Q1 13F Filings of Bruce Berkowitz, Mohnish Pabrai and Bob Rodriguez

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 |  Includes: AXP, CNQ, CRESY, HTZ, JOE, SHLD, SPR, WFC, ZINCQ
by: Davy Bui

Continuing the theme I discussed yesterday with Seth Klarman and Meryl Witmer's filings, Bruce Berkowitz's Fairholme Capital was strangely subdued (here's the spreadsheet) despite the early March market plunge:

  • As with Klarman and Witmer, no new positions added (according to the 13F -- remember, incomplete information) despite new bear market lows. Instead, it seemed Berkowitz was focusing on building existing positions, especially American Express (NYSE:AXP). A good move on his part thus far as the stock has more than doubled since Berkowitz increased his stake by 76%. Other sizable buying included Florida real estate play St Joe (NYSE:JOE), hedge fund retailer Sears Holdings (NASDAQ:SHLD), aerospace manufacturer Spirit Aerosystems (NYSE:SPR) and rental company Hertz Global (NYSE:HTZ).
  • Fairholme liquidated a few small positions and reduced a wide range of holdings, perhaps to raise cash for their best ideas and meet redemptions. The only notable sell-off was Canadian Natural Resources (NYSE:CNQ), reduced 88% even though they were adding to it in Q4.

Mohnish Pabrai's rocky performance has been well-documented but a quick glance at his 13F spreadsheet suggests recent portfolio moves have been kind to him as financials and base metal miners have moved up fast in the last few weeks:

  • Not to harp on the point but Pabrai continues the trend of pro value investors who took the recent March lows to augment existing stakes as opposed to buying new stocks. Whether this is due to the bear market getting long in the tooth or money being pulled from the funds, it is interesting to observe how the managers are behaving. In Pabrai's case, the only new position added was Wells Fargo (NYSE:WFC), which continues what I perceive to be his recent coat-tailing streak. In this case, he picked the biggest coat tails of them all by piggybacking Warren Buffett.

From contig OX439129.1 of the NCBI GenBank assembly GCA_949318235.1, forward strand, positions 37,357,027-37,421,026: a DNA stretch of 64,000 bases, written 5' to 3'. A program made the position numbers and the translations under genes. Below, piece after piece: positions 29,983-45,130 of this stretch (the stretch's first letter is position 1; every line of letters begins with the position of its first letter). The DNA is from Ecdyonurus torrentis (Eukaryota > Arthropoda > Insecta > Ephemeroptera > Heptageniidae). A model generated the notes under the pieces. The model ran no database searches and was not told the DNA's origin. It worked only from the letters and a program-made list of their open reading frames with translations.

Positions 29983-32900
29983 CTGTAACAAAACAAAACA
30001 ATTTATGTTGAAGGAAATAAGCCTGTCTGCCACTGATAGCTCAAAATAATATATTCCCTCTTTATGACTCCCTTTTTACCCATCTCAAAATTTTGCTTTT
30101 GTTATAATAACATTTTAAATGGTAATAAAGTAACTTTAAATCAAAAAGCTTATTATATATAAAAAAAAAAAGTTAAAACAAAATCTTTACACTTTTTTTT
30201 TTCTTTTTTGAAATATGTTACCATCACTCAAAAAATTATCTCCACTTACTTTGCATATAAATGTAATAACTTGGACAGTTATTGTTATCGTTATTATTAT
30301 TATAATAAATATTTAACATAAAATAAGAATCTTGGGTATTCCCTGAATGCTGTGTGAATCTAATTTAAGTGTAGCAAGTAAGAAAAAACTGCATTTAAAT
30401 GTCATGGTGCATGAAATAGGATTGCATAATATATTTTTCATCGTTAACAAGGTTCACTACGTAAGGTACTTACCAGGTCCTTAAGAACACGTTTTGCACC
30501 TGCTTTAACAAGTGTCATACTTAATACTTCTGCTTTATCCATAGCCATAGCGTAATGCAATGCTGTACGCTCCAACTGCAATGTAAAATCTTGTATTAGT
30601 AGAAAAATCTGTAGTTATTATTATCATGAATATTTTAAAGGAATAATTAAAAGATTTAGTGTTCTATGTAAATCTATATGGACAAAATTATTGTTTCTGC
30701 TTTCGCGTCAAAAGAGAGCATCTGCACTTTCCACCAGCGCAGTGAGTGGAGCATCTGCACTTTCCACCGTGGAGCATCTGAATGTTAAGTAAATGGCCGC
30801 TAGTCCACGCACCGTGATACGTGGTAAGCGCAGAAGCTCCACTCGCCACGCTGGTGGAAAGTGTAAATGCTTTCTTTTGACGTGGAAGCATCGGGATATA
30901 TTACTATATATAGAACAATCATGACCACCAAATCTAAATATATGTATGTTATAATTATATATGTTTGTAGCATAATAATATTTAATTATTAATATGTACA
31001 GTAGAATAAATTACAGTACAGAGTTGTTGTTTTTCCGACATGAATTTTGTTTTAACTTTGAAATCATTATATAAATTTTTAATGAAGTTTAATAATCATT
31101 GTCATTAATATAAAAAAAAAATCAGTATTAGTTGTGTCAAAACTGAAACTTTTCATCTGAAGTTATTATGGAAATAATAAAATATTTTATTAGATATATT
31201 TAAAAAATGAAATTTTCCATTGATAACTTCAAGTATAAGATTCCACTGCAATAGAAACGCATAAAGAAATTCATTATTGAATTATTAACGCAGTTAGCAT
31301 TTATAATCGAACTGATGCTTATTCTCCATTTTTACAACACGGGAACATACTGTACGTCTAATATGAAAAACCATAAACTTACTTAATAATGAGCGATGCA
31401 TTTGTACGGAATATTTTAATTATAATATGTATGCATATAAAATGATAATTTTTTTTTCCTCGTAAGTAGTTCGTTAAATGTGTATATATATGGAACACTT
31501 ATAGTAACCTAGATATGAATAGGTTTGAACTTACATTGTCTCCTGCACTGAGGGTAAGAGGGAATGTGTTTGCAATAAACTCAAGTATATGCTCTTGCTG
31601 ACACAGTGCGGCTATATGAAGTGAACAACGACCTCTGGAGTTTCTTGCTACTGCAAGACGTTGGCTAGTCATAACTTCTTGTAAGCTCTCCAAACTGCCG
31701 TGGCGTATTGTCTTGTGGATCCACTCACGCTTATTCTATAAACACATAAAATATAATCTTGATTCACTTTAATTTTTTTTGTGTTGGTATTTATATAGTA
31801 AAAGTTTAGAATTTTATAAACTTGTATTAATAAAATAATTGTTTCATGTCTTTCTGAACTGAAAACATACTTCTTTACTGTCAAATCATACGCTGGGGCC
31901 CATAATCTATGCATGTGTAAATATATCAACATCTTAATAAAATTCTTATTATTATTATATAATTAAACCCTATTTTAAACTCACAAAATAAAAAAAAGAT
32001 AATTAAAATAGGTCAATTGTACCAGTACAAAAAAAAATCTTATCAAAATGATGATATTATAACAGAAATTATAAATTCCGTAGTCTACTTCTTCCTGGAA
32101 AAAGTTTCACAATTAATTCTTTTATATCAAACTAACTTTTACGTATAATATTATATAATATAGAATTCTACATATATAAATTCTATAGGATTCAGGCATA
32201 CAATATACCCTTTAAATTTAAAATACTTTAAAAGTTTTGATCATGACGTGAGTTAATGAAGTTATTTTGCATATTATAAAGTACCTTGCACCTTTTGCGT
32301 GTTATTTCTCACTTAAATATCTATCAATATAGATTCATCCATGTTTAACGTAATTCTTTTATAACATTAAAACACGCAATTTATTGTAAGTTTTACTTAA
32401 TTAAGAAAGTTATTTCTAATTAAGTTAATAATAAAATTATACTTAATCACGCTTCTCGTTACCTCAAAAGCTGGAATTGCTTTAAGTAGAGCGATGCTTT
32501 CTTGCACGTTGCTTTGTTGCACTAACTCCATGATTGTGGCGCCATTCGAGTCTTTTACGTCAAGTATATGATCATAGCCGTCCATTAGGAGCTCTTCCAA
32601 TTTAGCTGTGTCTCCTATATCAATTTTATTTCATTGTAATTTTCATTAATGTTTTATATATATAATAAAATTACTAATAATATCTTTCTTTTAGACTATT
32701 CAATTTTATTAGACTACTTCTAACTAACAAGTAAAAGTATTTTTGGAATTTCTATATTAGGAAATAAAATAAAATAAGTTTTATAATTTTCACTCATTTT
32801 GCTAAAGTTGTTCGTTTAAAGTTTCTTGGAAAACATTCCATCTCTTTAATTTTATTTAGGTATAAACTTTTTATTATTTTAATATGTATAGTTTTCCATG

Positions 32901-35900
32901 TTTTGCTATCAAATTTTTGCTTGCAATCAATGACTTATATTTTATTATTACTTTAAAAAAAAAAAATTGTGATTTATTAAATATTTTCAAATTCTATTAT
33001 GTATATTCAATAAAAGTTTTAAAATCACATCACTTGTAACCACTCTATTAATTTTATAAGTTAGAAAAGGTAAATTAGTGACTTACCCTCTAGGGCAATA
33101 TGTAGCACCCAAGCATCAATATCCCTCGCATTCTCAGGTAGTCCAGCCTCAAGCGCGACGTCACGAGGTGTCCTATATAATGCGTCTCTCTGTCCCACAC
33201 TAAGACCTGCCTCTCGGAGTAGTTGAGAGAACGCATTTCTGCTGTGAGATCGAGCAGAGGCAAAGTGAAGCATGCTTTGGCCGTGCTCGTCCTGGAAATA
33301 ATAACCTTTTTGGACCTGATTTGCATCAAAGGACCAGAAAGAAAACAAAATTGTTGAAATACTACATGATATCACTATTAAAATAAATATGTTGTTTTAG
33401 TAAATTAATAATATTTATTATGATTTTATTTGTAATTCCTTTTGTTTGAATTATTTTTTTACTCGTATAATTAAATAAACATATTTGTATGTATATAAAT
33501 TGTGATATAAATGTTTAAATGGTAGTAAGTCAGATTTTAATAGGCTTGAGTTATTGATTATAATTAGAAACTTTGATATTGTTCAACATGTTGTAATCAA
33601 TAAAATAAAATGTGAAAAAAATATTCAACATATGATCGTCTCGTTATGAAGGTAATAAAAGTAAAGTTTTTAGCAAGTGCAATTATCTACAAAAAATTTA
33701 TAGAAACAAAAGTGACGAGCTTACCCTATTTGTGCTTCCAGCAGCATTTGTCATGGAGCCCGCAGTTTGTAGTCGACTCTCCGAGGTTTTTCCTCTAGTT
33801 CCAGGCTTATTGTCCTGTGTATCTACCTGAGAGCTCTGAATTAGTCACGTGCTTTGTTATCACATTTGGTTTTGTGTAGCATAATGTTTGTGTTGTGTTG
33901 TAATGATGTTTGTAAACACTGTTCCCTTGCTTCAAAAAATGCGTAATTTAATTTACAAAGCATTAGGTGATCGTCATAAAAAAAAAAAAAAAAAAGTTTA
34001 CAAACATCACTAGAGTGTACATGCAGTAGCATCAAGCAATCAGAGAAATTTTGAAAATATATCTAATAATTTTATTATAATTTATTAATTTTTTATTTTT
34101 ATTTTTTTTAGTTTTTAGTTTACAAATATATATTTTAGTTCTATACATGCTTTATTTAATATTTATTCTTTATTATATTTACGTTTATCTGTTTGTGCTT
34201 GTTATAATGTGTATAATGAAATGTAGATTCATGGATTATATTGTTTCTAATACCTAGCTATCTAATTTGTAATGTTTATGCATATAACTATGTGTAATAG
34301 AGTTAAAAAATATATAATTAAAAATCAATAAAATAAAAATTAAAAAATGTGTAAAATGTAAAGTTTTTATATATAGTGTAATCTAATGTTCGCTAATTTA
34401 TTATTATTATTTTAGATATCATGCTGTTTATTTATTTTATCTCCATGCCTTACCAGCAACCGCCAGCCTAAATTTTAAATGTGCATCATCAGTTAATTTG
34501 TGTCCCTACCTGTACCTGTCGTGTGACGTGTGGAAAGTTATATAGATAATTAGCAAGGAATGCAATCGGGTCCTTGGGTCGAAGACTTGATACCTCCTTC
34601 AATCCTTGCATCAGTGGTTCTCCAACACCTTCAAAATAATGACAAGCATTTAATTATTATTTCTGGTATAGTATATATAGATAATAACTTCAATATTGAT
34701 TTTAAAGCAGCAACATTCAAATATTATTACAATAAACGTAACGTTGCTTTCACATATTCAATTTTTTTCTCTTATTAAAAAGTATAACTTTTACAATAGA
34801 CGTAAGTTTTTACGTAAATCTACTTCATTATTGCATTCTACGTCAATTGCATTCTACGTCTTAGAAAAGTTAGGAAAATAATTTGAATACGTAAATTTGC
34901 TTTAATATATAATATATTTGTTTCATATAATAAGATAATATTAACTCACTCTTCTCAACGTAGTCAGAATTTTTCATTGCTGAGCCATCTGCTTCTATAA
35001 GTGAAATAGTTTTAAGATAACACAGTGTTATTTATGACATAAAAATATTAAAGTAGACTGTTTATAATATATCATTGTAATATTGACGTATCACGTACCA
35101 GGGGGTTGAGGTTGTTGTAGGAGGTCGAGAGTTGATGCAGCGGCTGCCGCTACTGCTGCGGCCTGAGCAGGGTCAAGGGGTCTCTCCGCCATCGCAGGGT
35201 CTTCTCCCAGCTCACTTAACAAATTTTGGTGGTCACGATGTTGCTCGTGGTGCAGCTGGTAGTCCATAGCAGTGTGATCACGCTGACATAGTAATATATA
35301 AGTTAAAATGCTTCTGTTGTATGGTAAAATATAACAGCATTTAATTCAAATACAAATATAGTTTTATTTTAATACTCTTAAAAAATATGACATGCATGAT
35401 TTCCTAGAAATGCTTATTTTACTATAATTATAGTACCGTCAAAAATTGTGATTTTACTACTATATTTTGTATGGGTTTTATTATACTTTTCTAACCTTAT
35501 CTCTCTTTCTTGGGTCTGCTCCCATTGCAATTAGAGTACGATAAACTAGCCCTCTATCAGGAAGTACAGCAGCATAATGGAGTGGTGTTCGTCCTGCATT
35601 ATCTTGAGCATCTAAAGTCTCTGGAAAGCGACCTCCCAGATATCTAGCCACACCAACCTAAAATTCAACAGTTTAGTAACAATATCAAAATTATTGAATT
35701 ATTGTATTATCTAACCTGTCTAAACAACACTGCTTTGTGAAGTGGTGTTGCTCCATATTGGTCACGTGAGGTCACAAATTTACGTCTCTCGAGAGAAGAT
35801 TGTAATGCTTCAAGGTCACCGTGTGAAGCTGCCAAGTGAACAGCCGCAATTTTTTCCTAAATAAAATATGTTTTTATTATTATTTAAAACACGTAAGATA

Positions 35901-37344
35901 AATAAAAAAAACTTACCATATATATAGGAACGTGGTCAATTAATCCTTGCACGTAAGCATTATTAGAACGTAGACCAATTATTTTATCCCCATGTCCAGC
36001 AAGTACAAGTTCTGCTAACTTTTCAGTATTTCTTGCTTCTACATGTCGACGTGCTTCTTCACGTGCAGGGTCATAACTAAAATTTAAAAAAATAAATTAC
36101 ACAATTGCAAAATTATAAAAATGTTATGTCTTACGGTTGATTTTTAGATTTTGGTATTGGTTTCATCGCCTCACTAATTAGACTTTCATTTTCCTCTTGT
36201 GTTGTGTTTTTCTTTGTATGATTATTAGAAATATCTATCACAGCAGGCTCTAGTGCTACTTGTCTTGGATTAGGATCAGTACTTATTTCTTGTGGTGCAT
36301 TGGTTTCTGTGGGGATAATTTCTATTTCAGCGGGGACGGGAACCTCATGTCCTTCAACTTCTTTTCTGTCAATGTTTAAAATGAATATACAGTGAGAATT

• Pabrai made big adds in Berkshire Hathaway (NYSE:BRK.A), which sold off to new lows during the quarter. Since Pabrai has stated in the past that he views Berkshire as a place to safely park cash, something akin to a low-risk cash equivalent, it is difficult to discern whether this was an offensive or defensive move or even both, which is ideal.
  • In a decidedly offensive move, Pabrai put another big bet down on Cresud SA (NASDAQ:CRESY), the Argentinian agriculture and real estate play. I have kept half an eye on this stock for years but the current Kirschner regime in Argentina seems to inch ever closer to socialism (not "Obama" socialism, mind you, but real socialism). Pabrai famously ignores macro considerations in his investments but those factors would seem to be a primary concern in a stock like Cresud.
  • No big sell moves other than what appears to be profit-taking in Sears Holdings and Horsehead Holdings (ZINC), the zinc mining company.

Finally, investors comb through 13F filings to get stock ideas from professional money managers but perhaps the best idea comes from FPA's Robert Rodriguez, who announced that he will be taking a year off come January 2010. After decades of following the markets non-stop, Rodriguez has decided to find out if there might be more to life than ticker symbols and intrinsic value. Any market junkie has to guard against burnout and at the end of the day, each of us only get one life. Instead of me commenting on his filing, why not let the man speak for himself? Readers can examine the spreadsheet for themselves. Here's an interview with Investor's Business Daily where Rodriguez talks about his upcoming vacation, his reduced role, last year's performance and a few stocks.

You can view other managers' 13F holdings spreadsheets here.

Disclosure: no positions